by Anna Volpicelli
Last October I relocated to San Francisco. As an editor at Yoga Journal Italy, I have observed and written about the development of yoga in my country over the past five years.
Italy is a country that’s passionate about tradition and yoga teachers there largely follow the ancient method of transmission that emphasizes not only technique, but yogic spirituality and lifestyle. Nowadays some younger teachers are trying to create their own styles and break down rigid barriers from past generations. Perhaps the unspoken purpose is to write a modern yoga history.
Italians, in general, are embracing yoga as a way to relax, or as a means of spiritual or self exploration, but there’s a fair amount of skepticism among people who consider the practice just a waste of time or something boring, for “old” or peculiar people.
When I lived in Milan, for example, I’d eat a light, early dinner (most Italians eat dinner at 8 or 9pm), go to bed early, and wake at 6am to go to the studio and practice Ashtanga Yoga. All of my friends, and sometimes my family, considered this an unusual lifestyle. They asked me, “Why do you have to practice every morning at 7?” Most Italian yogis prefer to practice in the evening.
When I came to America, I was overwhelmed by the variety of yoga styles offered. In cities like New York or San Francisco where there is a yoga studio on practically every corner (there are more studios in my San Francisco neighborhood than in all of Milan), students can take their pick from classical Ashtanga and Iyengar yoga to the newer but well-established styles like Anusara, Jivamukti, and Bikram, as well as from an intriguing array of hybrid styles including Hatha Flow, Naked Yoga, and Candle Yoga.
I felt I had landed in some kind of yoga dreamland. I threw myself into a pre-dawn, daily Ashtanga practice and also began exploring yoga “Made in the USA.”
Ana Forrest showed me the deep and healing method that she created using herself as a “human laboratory.” Richard Miller introduced me to iRest, his adaption of Yoga Nidra which brings ancient meditation practice into everyday life. I investigated yoga outside the studio: Off The Mat, Sean Corn, Hala Khouri, and Suzanne Sterling’s non-profit organization using the power of the practice to inspire conscious collaboration.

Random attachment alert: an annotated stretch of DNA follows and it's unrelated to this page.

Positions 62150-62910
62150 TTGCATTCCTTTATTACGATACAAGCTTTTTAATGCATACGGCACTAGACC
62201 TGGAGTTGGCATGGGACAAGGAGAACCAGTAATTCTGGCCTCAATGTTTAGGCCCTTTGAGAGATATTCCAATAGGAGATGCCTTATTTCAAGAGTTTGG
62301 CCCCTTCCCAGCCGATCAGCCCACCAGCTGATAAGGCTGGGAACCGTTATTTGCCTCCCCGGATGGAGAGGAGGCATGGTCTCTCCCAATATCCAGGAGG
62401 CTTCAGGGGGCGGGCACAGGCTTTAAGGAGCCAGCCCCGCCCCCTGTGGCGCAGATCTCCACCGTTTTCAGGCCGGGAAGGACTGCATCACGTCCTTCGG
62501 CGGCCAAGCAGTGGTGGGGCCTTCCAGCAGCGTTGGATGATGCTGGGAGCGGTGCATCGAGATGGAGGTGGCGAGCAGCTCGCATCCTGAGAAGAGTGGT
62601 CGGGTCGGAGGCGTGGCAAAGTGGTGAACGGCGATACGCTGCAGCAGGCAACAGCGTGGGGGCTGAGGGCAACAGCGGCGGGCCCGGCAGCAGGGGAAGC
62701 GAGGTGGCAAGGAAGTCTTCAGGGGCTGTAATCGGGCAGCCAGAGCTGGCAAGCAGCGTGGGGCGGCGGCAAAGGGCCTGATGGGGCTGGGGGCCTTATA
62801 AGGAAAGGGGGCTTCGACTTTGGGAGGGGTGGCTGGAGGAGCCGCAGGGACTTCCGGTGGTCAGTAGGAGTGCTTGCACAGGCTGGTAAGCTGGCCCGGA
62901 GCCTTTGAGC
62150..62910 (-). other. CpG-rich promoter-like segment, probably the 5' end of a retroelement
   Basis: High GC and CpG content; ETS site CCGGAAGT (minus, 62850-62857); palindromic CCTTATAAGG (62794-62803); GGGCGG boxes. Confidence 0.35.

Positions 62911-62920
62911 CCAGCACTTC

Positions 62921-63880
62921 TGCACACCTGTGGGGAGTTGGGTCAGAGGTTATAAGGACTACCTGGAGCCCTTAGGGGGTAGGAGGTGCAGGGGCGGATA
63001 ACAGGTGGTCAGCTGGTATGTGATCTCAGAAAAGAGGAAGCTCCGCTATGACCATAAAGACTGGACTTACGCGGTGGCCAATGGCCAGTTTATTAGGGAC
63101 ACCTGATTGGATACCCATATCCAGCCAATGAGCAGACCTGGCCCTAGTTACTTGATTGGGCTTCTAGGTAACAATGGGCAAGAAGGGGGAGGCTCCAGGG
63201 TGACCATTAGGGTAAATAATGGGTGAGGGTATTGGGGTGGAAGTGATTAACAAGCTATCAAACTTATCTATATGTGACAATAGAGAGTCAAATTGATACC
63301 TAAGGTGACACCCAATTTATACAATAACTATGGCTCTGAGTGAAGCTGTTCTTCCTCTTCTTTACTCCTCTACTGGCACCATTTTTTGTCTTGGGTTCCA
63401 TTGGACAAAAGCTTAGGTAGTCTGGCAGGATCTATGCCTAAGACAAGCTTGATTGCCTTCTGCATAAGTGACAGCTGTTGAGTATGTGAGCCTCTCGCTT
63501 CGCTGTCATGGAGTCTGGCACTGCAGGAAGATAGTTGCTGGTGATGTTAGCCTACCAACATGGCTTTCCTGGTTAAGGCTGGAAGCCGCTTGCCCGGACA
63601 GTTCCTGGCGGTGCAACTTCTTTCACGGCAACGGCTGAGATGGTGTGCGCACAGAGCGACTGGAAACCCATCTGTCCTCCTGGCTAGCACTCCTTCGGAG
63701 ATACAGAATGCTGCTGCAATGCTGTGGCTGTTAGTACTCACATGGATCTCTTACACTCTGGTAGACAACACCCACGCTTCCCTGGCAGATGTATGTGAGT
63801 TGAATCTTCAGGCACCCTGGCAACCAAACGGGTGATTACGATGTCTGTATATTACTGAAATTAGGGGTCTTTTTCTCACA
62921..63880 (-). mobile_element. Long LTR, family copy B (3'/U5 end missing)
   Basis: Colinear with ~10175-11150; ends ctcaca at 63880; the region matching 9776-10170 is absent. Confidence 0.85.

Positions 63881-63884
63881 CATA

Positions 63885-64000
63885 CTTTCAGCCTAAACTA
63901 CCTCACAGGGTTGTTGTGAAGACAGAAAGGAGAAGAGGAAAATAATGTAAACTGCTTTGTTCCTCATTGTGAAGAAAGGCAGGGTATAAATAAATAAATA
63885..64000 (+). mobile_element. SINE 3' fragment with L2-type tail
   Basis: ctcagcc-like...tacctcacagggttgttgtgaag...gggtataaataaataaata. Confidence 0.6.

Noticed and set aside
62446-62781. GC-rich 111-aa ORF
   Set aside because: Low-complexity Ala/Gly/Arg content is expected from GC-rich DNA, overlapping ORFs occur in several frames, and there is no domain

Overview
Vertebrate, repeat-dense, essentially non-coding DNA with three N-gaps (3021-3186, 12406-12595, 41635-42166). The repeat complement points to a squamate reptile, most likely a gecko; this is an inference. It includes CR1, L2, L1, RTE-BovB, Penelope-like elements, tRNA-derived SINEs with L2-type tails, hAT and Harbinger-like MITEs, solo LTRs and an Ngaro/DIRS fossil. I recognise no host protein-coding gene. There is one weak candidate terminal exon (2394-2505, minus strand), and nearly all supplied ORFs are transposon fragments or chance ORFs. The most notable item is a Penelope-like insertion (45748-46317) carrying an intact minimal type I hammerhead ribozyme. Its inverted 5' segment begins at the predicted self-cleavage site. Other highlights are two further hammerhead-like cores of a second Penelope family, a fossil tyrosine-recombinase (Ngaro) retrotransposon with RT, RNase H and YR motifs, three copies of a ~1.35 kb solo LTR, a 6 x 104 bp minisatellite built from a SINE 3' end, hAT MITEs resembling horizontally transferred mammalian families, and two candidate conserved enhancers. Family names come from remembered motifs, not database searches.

Perhaps my most interesting discovery was Brent Kessel’s Yoga of Money, a practice that combines financial fulfillment with the spiritual path. Spirituality and economics typically are at odds. They speak completely different languages: one material the other more subtle. Kessel applies the techniques and principles of yoga, including pranayama, awareness, honesty and non-violence (ahimsa) to the relationship with money.
At Yoga Journal’s San Francisco Conference, I cornered Ashtanga teacher David Swenson and shared some my observations. “You know,” he said, “yoga is a tool; it depends on how you use it.” That captures the essence of “American yoga” for me. The practice must be practical, but if it’s not interesting it doesn’t work.
“How can yoga help my life?”
This is the most important question that we have to ask ourselves, and this is the central question, I assume, that all the teachers I’ve met in these months have ask themselves. If we relegated the practice to the mat, yoga will be nothing more than a physical exercise, without any kind of connection with our lives. It is like eating pizza without mozzarella. The taste will be good, but there will be always something that you never experienced. It might keep your body going, but it’s never going to feed your soul.
Anna Volpicelli is a journalist, writer, and an editor at Yoga Journal Italy. Now living in San Francisco, she continues to write for the magazine about yoga trends in the US. She’s practices Ashtanga Yoga daily and studies with Lino Miele. Follow her at annavolpicelli.com, on Facebook or on Twitter.